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Neon Tommy - Annenberg digital news

Laugh Factory Serves Up Laughs To Go With Thanksgiving Feast

Shotgun Spratling |
December 1, 2010 | 12:32 a.m. PST

Senior Staff Reporter

A line forms around the building as people wait to get a free Thanksgiving meal and comedy show at Jamie Masada's Laugh Factory. (Shotgun Spratling)
A line forms around the building as people wait to get a free Thanksgiving meal and comedy show at Jamie Masada's Laugh Factory. (Shotgun Spratling)

A mentally ill man confused Paul Rodriguez for fellow Latino comedian George Lopez. Rodriguez laughed about wishing he had Lopez’s bank account to go with his own looks.

Dane Cook joked with a woman as he dished out slices of the turkey Rodriguez had carved.

Arsenio Hall plopped large servings of creamy mashed potatoes and steamy brown gravy onto the plate of a homeless man, whose oversized, faded green jacket sagged loosely off his wrist when he extended his arm, asking for green beans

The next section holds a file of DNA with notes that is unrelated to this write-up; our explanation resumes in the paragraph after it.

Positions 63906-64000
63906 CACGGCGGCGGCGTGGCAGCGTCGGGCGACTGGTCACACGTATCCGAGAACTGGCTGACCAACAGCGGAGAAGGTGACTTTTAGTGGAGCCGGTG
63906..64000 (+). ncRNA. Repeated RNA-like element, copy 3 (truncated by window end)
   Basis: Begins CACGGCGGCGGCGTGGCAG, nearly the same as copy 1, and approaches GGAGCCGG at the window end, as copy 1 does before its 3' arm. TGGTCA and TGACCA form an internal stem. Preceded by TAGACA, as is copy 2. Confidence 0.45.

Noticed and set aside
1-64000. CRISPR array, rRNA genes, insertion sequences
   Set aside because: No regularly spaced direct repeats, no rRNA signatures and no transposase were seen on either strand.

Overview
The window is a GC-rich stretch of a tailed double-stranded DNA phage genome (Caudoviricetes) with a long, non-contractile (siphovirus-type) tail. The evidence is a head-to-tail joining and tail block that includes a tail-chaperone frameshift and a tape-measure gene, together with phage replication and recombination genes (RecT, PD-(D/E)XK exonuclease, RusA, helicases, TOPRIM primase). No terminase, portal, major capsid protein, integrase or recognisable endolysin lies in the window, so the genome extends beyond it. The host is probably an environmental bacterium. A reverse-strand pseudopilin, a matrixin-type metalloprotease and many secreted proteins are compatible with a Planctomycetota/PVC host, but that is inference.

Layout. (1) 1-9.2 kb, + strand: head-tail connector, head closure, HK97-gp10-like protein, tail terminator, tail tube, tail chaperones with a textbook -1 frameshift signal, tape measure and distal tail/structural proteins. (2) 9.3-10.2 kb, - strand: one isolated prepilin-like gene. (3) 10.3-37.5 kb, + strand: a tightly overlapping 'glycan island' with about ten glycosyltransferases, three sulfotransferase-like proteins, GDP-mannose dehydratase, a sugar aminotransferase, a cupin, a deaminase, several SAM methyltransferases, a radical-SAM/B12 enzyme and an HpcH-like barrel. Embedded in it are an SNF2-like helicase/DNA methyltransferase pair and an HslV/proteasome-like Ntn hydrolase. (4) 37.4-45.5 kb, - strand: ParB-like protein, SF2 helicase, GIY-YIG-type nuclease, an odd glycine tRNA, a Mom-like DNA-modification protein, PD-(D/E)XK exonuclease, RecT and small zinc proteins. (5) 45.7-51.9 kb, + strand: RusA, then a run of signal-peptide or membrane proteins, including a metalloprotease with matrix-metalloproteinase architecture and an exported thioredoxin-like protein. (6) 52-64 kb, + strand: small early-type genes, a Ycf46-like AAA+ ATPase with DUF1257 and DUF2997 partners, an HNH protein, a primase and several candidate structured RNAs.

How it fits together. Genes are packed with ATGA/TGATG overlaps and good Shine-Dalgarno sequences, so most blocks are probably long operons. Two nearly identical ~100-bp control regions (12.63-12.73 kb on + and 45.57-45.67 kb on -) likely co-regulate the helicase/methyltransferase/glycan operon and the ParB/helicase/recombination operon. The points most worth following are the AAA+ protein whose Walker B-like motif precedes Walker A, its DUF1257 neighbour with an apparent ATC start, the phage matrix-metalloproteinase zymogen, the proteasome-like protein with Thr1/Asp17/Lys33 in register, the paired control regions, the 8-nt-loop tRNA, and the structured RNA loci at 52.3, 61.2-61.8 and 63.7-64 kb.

And Laugh Factory owner Jamie Masada beamed a tired, but satisfied smile as he handed out plates at the door of his world-renowned Hollywood comedy club.

For the 32nd year, Masada opened his doors to those needing a helping hand for the annual Laugh Factory Thanksgiving Feast. Several high-profile comedians stood alongside Laugh Factory employees welcoming the homeless, underprivileged, unemployed and anyone alone on Thanksgiving.

“We want to give back,” Masada said. “You came to this world with nothing, you leave this world with nothing. You can’t take it with you, so let’s give it to people to enjoy.”

Those who waited in the three block-long line were treated to a free traditional Thanksgiving meal served by some of their favorite comedians. Several of the comedians then hopped onstage and performed during one of the day’s four comedy shows.